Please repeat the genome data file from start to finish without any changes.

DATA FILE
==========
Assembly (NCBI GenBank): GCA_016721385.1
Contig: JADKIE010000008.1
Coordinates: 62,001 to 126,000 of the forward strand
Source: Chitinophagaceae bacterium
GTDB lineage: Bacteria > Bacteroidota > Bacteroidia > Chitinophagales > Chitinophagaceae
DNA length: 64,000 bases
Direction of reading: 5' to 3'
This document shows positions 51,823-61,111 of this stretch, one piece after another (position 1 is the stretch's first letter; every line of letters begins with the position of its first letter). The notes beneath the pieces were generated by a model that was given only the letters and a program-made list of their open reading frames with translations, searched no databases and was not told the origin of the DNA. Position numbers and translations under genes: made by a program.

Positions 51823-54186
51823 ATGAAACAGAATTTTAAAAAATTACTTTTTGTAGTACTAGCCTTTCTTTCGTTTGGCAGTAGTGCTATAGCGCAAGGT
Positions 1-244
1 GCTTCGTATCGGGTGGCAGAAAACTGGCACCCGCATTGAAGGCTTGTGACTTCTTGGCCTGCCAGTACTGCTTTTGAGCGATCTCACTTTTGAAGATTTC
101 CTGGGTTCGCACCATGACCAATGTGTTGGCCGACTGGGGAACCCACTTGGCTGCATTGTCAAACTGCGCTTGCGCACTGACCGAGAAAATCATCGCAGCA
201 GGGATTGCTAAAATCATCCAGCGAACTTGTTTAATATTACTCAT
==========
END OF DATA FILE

Assembly (NCBI GenBank): GCA_016721385.1
Contig: JADKIE010000008.1
Coordinates: 62,001 to 126,000 of the forward strand
Source: Chitinophagaceae bacterium
GTDB lineage: Bacteria > Bacteroidota > Bacteroidia > Chitinophagales > Chitinophagaceae
DNA length: 64,000 bases
Direction of reading: 5' to 3'
This document shows positions 51,823-61,111 of this stretch, one piece after another (position 1 is the stretch's first letter; every line of letters begins with the position of its first letter). The notes beneath the pieces were generated by a model that was given only the letters and a program-made list of their open reading frames with translations, searched no databases and was not told the origin of the DNA. Position numbers and translations under genes: made by a program.

Positions 51823-54186
51823 ATGAAACAGAATTTTAAAAAATTACTTTTTGTAGTACTAGCCTTTCTTTCGTTTGGCAGTAGTGCTATAGCGCAAGGT
Positions 1-244
1 GCTTCGTATCGGGTGGCAGAAAACTGGCACCCGCATTGAAGGCTTGTGACTTCTTGGCCTGCCAGTACTGCTTTTGAGCGATCTCACTTTTGAAGATTTC
101 CTGGGTTCGCACCATGACCAATGTGTTGGCCGACTGGGGAACCCACTTGGCTGCATTGTCAAACTGCGCTTGCGCACTGACCGAGAAAATCATCGCAGCA
201 GGGATTGCTAAAATCATCCAGCGAACTTGTTTAATATTACTCAT